Chris Gibbs was a fan of Union well before he became the owner of the store. As a student at Baruch University in the mid 1990s, he would shop at the boutique in New York City’s Soho neighborhood frequently. “It was like everything in the store was personally made for me. I considered myself a bit of an outsider, so you can imagine what it must have been like to see a store that everything that I was about,” says Gibbs.
Through his girlfriend at the time (now his wife), Gibbs began working in the store and eventually moved out to L.A. to manage the city’s Union outpost. When his boss was thinking about closing the location during the recession of 2008 (the New York store also closed), Gibbs negotiated a deal to purchase it, thus completing his evolution from store shopper to store employee to store owner.
“I had a crazy idea that I could turn shit around,” he says. That idea proved to be not so crazy after all and, under Gibbs’s leadership, Union grew into one of the most respected men’s boutiques in the country. Today, everyone and their mother likes to talk about combining street fashion with high fashion. Well, Union was one of the stores that did it first—and still does it better than just about anyone else. The shop’s carefully curated offerings are more about discovery than the hype du jour. “We try and find brands that are a bit off-the-beaten-path, which has largely represented itself in Japanese fashion. Our goal is to buy high concept, directional fashion that is still wearable for your average guy.”
In an age where pieces are teased and re-teased months before they drop, removing any sense of mystery, you can still walk into Union’s store on La Brea Avenue and be pleasantly surprised by a brand you’ve never heard of before (and will closely follow going forward).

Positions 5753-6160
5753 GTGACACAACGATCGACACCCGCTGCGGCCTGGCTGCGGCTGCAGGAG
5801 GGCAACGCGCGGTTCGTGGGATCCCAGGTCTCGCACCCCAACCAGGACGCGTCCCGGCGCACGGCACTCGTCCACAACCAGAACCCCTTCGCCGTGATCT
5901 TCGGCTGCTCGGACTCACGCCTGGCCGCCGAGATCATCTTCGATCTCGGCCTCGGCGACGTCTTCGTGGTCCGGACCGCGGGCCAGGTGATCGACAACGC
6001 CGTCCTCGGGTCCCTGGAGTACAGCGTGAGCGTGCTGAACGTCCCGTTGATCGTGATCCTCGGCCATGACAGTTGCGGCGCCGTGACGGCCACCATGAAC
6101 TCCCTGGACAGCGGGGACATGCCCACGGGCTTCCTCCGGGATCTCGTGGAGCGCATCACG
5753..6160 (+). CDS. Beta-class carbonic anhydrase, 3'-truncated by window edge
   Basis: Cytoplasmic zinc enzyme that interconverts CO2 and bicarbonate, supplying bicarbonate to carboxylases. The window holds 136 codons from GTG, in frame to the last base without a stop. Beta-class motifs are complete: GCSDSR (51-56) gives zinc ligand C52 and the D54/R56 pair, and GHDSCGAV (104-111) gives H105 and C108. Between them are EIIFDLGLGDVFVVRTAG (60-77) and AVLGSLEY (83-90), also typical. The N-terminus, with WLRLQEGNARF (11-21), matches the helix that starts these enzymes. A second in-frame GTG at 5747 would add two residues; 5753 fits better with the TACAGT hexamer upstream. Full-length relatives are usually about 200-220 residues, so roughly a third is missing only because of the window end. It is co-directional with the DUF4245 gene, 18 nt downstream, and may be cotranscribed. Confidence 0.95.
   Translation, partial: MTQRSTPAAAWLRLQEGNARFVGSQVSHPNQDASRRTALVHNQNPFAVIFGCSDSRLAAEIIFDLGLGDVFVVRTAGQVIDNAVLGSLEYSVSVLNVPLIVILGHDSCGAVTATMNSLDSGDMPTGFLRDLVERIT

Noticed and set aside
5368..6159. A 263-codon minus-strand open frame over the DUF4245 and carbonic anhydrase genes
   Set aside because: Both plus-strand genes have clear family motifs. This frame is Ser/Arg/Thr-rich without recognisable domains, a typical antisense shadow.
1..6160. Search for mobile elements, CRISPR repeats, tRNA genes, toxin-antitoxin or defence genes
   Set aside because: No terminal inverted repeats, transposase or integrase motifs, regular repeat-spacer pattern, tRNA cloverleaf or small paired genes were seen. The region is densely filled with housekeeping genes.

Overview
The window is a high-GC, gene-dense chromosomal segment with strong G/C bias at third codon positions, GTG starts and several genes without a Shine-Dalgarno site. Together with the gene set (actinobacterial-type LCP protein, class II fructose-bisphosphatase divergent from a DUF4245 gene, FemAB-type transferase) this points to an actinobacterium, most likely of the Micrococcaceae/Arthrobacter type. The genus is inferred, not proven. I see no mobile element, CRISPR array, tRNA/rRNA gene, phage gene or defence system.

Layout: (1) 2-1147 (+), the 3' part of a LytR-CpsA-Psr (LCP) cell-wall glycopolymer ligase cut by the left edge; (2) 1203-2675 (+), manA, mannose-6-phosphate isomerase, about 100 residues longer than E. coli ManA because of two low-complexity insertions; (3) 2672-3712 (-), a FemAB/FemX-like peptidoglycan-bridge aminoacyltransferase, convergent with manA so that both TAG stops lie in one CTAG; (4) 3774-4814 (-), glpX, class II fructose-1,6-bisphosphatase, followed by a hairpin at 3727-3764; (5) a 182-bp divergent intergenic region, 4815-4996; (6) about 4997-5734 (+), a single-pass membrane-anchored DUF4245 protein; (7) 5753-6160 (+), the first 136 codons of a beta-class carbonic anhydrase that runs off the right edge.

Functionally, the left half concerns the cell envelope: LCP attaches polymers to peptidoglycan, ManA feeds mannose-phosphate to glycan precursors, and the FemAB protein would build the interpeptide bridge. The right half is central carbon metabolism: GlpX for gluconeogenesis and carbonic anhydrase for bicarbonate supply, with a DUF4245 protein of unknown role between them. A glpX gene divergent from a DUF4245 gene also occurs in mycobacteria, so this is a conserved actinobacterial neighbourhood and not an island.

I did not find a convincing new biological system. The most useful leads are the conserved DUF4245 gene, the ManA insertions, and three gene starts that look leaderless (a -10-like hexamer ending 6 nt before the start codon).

Gibbs, who is half black and half white, recognizes that his diverse background impacts every facet of his life, including his style. “I grew up influenced by two very different worlds, worlds that I could never totally fit into singularly,” he says. Because of that, “I am always mixing things together. Things that don’t belong, in a very nuanced way. Nothing that makes you stand out too much, but at the same time allows you to be different.”
That is why Gibbs’s advice to guys who are still figuring out their own personal style is relatively simple: Do you. “Whatever you’re into, if you do it your way organically, it will be very natural for you and others will see that. I turned a T-shirt and sneaker store into a high fashion store all because I just was honestly into that,” he says.
It’s good advice, and that approach is a big reason why we asked Gibbs to assemble an outfit grid of the pieces at Union that he is really feeling right now.